module.exports.regularRoutes = [
    {
      path: '/',
      exact: true,
      component: App
    },
    {
      path: "/page-1",
      exact: true,
      component: PageOne
    },
    {
      path: "/page-2",
      exact: true,
      component: PageTwo
    },
    {
      path: "/page-3",
      exact: true,
      component: PageThree
    },
    {
      path: "/page-4",
      exact: true,
      component: PageFour
    },
    {
      path: "/page-5",
      exact: true,
      component: PageFive
    },
    {
      path: "/page-6",
      exact: true,
      component: Page6
    },
]

And then change our routes.js file to:

import {regularRoutes} from './routes-list'
function Routes() {
  return (
    <BrowserRouter>
      <Switch>
        {
          regularRoutes.map(route=> (
            <Route exact={route.exact} component={route.component} path={route.path}/>
          ))
        }
      </Switch>
    </BrowserRouter>
  );
}

Now that we have a central point for importing all our routes, generating a text file sitemap should be easy:

const fs = require('fs');
const {regularRoutes} = require('./routes-list')

function generateSitemap(baseUrl){

  fs.writeFileSync('./sitemap.txt', regularRoutes.map(item => baseUrl + item.path).join('\n'));
}

generateSitemap('https://example.com');
  

To generate an xml sitemap, we will need to install a new dependency:

npm install xml2json -S

Now, say we had a sitemap that looks like this

<?xml version="1.0" encoding="UTF-8"?>   
<urlset xmlns="http://www.sitemaps.org/schemas/sitemap/0.9">
  <url>   
    <loc>http://www.example.com/</loc>
    <lastmod>2020-01-01</lastmod>
    <changefreq>monthly</changefreq>
    <priority>0.8</priority>
  </url>
  <url>  
    <loc>http://www.example.com/page-1</loc>
    <lastmod>2020-01-01</lastmod>    
    <changefreq>monthly</changefreq>
    <priority>0.8</priority>
  </url>    
</urlset>

When parsed by xml2json, the resulting file would be shaped like:

{
  "urlset": {
    "xmlns": "http://www.sitemaps.org/schemas/sitemap/0.9",
    "url": [
      {
        "loc": {
          "$t": "http://www.example.com/"
        },
        "lastmod": {
          "$t": "2020-01-01"
        },
        "changefreq": {
          "$t": "monthly"
        },
        "priority": {
          "$t": "0.8"
        }
      },
      {
        "loc": {
          "$t": "http://www.example.com/page-1"
        },
        "lastmod": {
          "$t": "2020-01-01"
        },
        "changefreq": {
          "$t": "monthly"
        },
        "priority": {
          "$t": "0.8"
        }
      }
    ]
  }
}

Which means that we can edit the parsed JSON, convert it back to an xml file and write it out as a sitemap.xml file.

const fs = require('fs');
const {regularRoutes} = require('./routes-list')
const parser = require('xml2json');

function generateSitemap(allRoutes, baseUrl, type,){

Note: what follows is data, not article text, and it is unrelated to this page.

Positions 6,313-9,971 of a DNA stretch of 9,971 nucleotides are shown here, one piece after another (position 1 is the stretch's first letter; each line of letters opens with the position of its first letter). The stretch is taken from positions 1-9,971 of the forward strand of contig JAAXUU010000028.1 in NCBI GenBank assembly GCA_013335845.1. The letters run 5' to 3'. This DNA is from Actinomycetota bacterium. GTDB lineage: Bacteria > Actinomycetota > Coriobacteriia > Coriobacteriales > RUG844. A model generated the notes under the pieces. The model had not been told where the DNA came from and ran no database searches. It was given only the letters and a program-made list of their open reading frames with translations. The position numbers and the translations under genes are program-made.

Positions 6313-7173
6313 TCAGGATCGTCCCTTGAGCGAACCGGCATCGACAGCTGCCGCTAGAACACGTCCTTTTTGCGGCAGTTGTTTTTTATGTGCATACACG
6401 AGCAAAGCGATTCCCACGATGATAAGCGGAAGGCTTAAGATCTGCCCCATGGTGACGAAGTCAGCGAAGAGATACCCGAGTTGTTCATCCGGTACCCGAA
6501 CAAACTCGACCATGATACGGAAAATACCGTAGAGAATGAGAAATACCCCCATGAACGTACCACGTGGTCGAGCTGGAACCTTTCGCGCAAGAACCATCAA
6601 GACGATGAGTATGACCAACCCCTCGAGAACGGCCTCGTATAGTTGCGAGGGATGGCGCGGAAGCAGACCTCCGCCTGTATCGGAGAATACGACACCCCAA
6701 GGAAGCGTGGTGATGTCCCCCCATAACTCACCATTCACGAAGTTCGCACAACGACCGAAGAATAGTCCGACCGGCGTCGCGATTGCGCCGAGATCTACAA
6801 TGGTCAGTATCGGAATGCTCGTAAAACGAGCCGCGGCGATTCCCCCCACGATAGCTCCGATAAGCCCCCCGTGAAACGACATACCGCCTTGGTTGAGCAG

function mapRoutes(existingRoutes){

    // concatenate all the routes together
    const concatedRoutes = allRoutes.concat(existingRoutes);

    return concatedRoutes
      // remove any duplicate paths
      .filter((route, index, self) =>
        index === self.findIndex(t => t.path === route.path),
      ).map(route => {
        // and return the structure that we want
          if (route.path) {
            return {
              loc: {
                $t: route.path,
              },
              changefreq: {
                $t: 'monthly',
              },
            };
          }
        },
        // and, finally, remove any items that are undefined
      ).filter(item => item !== undefined);
  }

  if (type === 'txt')
    fs.writeFileSync('../public/sitemap.txt', allRoutes.map(item => baseUrl + item.path).join('\n'));
  else if (type === 'xml') {
    //read the xml file
    fs.readFile('../public/sitemap.xml', {}, (err, data) => {
      let sitemapData = data;
      // if the file doesn't exist
      if (err && err.code === 'ENOENT') {
        // create it
        fs.writeFileSync(
          '../public/sitemap.xml',
          '<?xml version="1.0" encoding="UTF-8"?>',
          { encoding: 'utf-8' },
        );
        // and re-read it
        sitemapData = fs.readFileSync('../public/sitemap.xml');
      }

      // we can be sure the file exists at this point
      const sitemapJSON = parser.toJson(sitemapData, { reversible: true });
      const sitemapObject = JSON.parse(sitemapJSON);

      sitemapObject['urlset'] = {
        xmlns: 'http://www.sitemaps.org/schemas/sitemap/0.9',
        url: mapRoutes(sitemapObject.urlset.url),
      };

      const sitemapXML = parser.toXml(JSON.stringify(sitemapObject));
      fs.writeFileSync('../public/sitemap.xml', `<?xml version="1.0" encoding="UTF-8"?>${sitemapXML}`);
    });
  } else {
    console.log("Doing nothing. type: ", type)
  }
}

generateSitemap(regularRoutes, 'https://example.com', 'xml');

Since there's no obvious way of knowing when a file was last modified, I've ignored that field. You can use statSync for this but it would be too convoluted for my use-case.

This article doesn't cover how to cover params (yet) but I'll probably update it some time in the future,

Conclusion

This article has covered two simple ways of generating a sitemap for your website. The first allows you to plug your routes from react-router into react-router-sitemap, but you then have to deal with extra libraries like Babel. The second goes into how to do it from scratch.

Regardless of what you prefer, a sitemap remains one of the simplest and most important ways of boosting your website SEO.

Further reading